American League: Baltimore Orioles (98-64) - Sixth World Series (Won in 1966, 1970)
National League: Philadelphia Phillies (90-72) - Fourth World Series (Won in 1980)
It wasn't quite a subway series, as Baltimore and Philadelphia are in separate states, but with their stadiums sitting only about 100 miles apart, there was definitely a regional feel to the 1983 series.
While the teams were neighbors, they seemed to be going in opposite directions. After winning the World Series in 1980, the Phillies took the unusual step of getting older. After adding former Reds Joe Morgan and Tony Perez - to go along with another former Red, Pete Rose, who was there for the '80 title - the Phillies earned the nickname The Wheeze Kids. Meanwhile, youth led the way for the Orioles. Cal Ripken, Jr., who was named AL MVP, was only 23 years old, while Eddie Murray, MVP in the runner-up vote, was only 27. Win or lose, the future looked brighter for the Orioles, while the Phillies seemed to be in now-or-never mode.
While the Orioles had young offensive stars, it was their veteran pitchers who led the way in the Series. Two solo home runs was enough for the Phillies to win Game 1, but Baltimore got a complete-game three-hitter from Mike Boddicker to win Game 2. Philadelphia got two more solo home runs in Game 3, but Baltimore's bullpen threw five shutout innings, giving the offense enough time to rally for a win. Clutch hitting was at a premium in Game 4, as the teams combined for 14 runners left on base. Baltimore held on to win that one, then got two home runs from Eddie Murray and another from Rick Dempsey to cruise to a series-ending win in Game 5.
The final out was a line drive right to Ripken, which seemed as a symbol for the Orioles' future. He was destined to lead the Orioles to greatness for the next decade. Well, he led them, but not to glory. Ripken played for 18 more seasons for Baltimore, but never again appeared in the World Series.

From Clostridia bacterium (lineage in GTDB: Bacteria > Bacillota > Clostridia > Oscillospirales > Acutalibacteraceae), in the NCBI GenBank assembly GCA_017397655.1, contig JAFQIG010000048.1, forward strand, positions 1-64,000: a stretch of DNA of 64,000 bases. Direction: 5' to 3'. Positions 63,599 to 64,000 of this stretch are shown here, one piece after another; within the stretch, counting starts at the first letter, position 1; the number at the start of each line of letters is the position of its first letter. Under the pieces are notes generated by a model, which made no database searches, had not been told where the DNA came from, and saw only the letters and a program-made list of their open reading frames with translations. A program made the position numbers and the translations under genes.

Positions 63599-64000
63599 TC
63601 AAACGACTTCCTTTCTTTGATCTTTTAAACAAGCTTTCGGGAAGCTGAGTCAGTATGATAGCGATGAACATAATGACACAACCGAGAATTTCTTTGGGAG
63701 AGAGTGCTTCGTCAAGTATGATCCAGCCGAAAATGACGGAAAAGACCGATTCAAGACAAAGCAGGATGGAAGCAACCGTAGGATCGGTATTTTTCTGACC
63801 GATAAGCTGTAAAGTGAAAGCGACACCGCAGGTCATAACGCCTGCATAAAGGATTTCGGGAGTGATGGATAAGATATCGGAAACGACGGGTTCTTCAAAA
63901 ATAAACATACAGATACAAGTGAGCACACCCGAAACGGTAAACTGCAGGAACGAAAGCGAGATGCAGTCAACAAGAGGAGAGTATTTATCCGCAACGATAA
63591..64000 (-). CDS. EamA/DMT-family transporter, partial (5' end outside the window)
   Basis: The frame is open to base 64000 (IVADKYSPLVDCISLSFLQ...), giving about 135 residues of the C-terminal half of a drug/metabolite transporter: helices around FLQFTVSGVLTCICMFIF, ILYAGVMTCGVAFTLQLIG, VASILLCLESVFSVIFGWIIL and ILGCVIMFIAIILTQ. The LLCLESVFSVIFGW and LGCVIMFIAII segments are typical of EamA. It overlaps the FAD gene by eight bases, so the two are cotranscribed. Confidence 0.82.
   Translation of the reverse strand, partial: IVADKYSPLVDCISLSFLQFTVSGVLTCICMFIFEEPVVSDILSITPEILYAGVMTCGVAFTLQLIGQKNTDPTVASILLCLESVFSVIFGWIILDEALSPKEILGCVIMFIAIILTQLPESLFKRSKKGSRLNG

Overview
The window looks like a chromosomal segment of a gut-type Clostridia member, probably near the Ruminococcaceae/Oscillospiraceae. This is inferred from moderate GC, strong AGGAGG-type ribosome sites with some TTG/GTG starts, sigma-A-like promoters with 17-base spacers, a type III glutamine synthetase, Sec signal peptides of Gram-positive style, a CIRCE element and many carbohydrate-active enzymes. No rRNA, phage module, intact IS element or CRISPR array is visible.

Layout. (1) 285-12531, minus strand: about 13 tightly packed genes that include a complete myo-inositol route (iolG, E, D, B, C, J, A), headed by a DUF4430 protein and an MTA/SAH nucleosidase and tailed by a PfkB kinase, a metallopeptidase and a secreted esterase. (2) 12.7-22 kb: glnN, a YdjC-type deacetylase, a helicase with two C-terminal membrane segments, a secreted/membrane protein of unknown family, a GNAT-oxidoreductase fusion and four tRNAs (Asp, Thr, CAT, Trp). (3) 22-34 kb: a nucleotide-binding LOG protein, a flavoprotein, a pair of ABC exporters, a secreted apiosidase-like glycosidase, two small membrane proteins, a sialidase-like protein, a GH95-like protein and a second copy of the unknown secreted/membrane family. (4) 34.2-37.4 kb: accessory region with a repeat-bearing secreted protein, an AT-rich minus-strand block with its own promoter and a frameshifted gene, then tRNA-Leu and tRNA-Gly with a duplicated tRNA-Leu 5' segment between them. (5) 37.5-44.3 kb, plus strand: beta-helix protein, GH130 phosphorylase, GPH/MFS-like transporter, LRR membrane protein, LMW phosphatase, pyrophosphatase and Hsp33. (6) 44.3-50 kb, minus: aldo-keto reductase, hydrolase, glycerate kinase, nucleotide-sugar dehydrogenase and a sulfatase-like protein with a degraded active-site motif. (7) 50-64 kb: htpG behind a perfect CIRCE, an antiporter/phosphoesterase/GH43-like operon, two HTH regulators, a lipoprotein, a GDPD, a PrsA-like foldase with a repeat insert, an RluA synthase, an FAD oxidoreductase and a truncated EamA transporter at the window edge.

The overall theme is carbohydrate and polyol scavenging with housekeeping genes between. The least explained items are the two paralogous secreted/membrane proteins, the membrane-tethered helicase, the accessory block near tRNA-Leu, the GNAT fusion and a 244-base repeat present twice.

Game 4 was the only true back-and-forth game in the series, which makes sense considering all the baserunners they had. A Rich Dauer single scored Ripken and Murray to give the Orioles a 2-0 lead in the top of the fourth, but the Phillies responded to take a 3-2 lead in the bottom of the fifth. The Orioles reclaimed the lead with a bases-loaded walk and a bases-loaded sacrifice fly in the sixth, then added an insurance run on Dauer's seven-inning single. The insurance came in handy when the Phillies got one run back in the bottom of the ninth, but Morgan ended the game by lining out to second base.
Rick Dempsey. Though several of Baltimore's hitters had a good series, the normally light-hitting Dempsey stood out. All five of his hits were extra-base hits, including the game-winning double in Game 2 and a home run in Game 5.
(Home team shaded; winners in Bold)
I'm ranking all the World Series, from worst to best. Here are the ones I've done so far:
80. 1983 - Baltimore (A) def. Philadelphia (N) 4-1
81. 1913 - Philadelphia (A) def. New York (N) 4-1
82. 1930 - Philadelphia (A) def. St. Louis (N) 4-2
83. 1914 - Boston (N) def. Philadelphia (A) 4-0
84. 1951 - New York (A) def. New York (N) 4-2
85. 1939 - New York (A) def. Cincinnati (N) 4-0
86. 1910 - Philadelphia (A) def. Chicago (N) 4-1
87. 1905 - New York (N) def. Philadelphia (A) 4-1
88. 1965 - Los Angeles (N) def. Minnesota (A) 4-3
89. 1961 - New York (A) def. Cincinnati (N) 4-1